Lutherans have a problem with "the  extent of papal jurisdiction, the reach of the papacy" because they see  it undermining the Christian freedom of local churches, he said.

Putting  it in terms of the Second Vatican Council's discussion of the authority  of the college of bishops in union with the pope, Rev. Ickert asked,  "To what degree does collegiality exist in the Catholic Church in  reality?"

He said that papal primacy would be less of an  obstacle to unity, for example, if local churches had "greater freedom  in the selection of bishops."

Protopresbyter Hopko said, "The pope is the de facto leader of the Christian world. He is the Dalai Lama of Christianity."

He  said the Orthodox today "would affirm more than ever" the need for a  single leader of world Christianity," but in Orthodox thinking "there  is no bishop of bishops. Every bishop is 'servus servorum Dei' (the  servant of the servants of God, one of the titles held by the pope)."

Conventual  Franciscan Father John J. Burkhard, a theology professor and acting  president of Washington Theological Union presented a list of  "practical suggestions" that could advance ecumenical relations and  make the exercise of the papacy less an obstacle to Christian unity.  They included:

-- Regular meetings of the pope with the patriarchs of the Orthodox world.

-- Inserting the names of the bishop of Rome and the ecumenical patriarch of Constantinople in the eucharistic prayers.

-- "A broader process of electing the bishop of Rome."

-- Reform of the process of selecting bishops.

-- Abolishing  the "ad limina" visits, trips that bishops who head a diocese must make  to Rome every five years to give the pope and Vatican officials  detailed reports on the state of their diocese.

-- Strengthening  the teaching authority of bishops' conferences and giving them  authority over things such as the adaptation of the liturgy to their  culture.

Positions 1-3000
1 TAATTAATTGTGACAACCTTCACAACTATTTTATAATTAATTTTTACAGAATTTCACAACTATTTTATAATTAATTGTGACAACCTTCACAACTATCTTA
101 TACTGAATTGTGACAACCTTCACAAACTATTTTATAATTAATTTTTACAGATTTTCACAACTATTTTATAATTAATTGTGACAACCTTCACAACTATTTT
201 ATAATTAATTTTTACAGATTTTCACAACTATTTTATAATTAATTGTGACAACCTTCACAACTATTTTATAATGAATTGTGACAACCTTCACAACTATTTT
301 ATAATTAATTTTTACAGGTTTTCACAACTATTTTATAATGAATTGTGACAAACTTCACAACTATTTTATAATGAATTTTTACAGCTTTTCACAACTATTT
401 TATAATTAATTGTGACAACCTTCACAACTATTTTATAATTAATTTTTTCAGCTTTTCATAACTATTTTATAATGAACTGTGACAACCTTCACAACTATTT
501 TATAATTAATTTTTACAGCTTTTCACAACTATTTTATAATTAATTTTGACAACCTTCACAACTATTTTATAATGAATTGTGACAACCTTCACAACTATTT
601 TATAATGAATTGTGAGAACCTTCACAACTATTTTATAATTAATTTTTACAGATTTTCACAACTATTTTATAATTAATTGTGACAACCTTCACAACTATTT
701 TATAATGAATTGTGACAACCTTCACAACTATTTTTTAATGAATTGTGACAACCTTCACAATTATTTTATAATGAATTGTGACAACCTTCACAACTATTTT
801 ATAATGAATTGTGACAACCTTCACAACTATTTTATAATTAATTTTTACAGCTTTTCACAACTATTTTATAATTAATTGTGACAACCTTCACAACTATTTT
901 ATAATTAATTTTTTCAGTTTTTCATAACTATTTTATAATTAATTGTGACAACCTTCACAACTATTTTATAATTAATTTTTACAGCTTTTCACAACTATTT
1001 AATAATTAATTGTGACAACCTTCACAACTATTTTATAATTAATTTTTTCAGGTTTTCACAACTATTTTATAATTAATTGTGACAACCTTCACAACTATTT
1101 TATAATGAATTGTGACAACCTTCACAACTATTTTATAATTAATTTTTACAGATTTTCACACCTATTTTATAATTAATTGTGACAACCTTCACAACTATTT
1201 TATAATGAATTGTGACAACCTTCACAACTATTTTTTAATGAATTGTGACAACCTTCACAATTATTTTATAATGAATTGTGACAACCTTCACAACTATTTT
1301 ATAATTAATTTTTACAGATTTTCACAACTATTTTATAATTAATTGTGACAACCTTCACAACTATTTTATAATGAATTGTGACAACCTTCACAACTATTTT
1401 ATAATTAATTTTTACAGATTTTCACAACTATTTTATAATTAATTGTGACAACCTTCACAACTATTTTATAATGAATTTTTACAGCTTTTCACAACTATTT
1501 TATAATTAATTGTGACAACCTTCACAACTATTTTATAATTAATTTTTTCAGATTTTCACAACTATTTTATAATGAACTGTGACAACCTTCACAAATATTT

Ann K. Riggs, director of the Faith and Order  Commission of the National Council of Churches, spoke to the forum not  from her personal stance as a Quaker but as a theologian articulating  the faith perspectives that Pentecostals, Baptists, evangelicals and  others outside the mainline ecumenical churches bring to questions of  papal primacy.

"The conceptual traditions  of the Catholic Church are almost incomprehensible" to members of those  churches, she said. She noted, for example, that while the Orthodox and  mainline Protestants can understand the notion of "the sacramentlike  quality of the church," that language is alien to Baptists and Reformed  Christians, who refer even to baptism and Eucharist as "ordinances,"  not sacraments.

 

 
 
Quote from: Inquisitor Generalis
Most of these sects, especially the Baptist  ones, have been around all of two days! And none of the Deformed sects  go back any more than 500 years. If the language is "alien" to them,  it's of their own doing. It's their own fault for not looking into the  history of the Church and looking at how Christianity has been  practiced in other times and other places. These ppl have put their  brains in a box.


 
 

 

One  problem facing those who approach the notion of church in terms of the  local congregation, she said, is finding ways for those congregations  to do mission together. If the bishop of Rome can act in ways that help  the churches talk about and do mission together, it would mean  something to those churches, she said.

Moderating the forum was  theologian Monika K. Hellwig, who taught at Georgetown for more than 30  years and is now a research fellow at Woodstock Theological Center.


DominusTecum

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« Reply #3 on: September 28, 2005, 05:03:PM »

You said what I was thinking. They went there, not us. When one rescues somebody from a pool of quicksand, they do it by helping the other climb out, not by diving in with them so they can drown together.

 

 


kjvail

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More Ecumenism
« Reply #4 on: September 28, 2005, 05:10:PM »

Quote
"Lay people should have a place at the table" in all levels of church decision-making, he said, and the papacy should "respect synodical life at every level" -- parish, diocese, regional or national and global.

 

The day the Church becomes a demcracy is the day before Christ returns because it's over folks.... our goose is cooked.

 

Pax Tecum,
Kevin V.

"I am a converted pagan living among apostate puritans"
- C.S. Lewis

"In the world it is called Tolerance, but in hell it is called Despair, the sin that believes in nothing, cares for nothing, seeks to know nothing, interferes with nothing, enjoys nothing, hates nothing,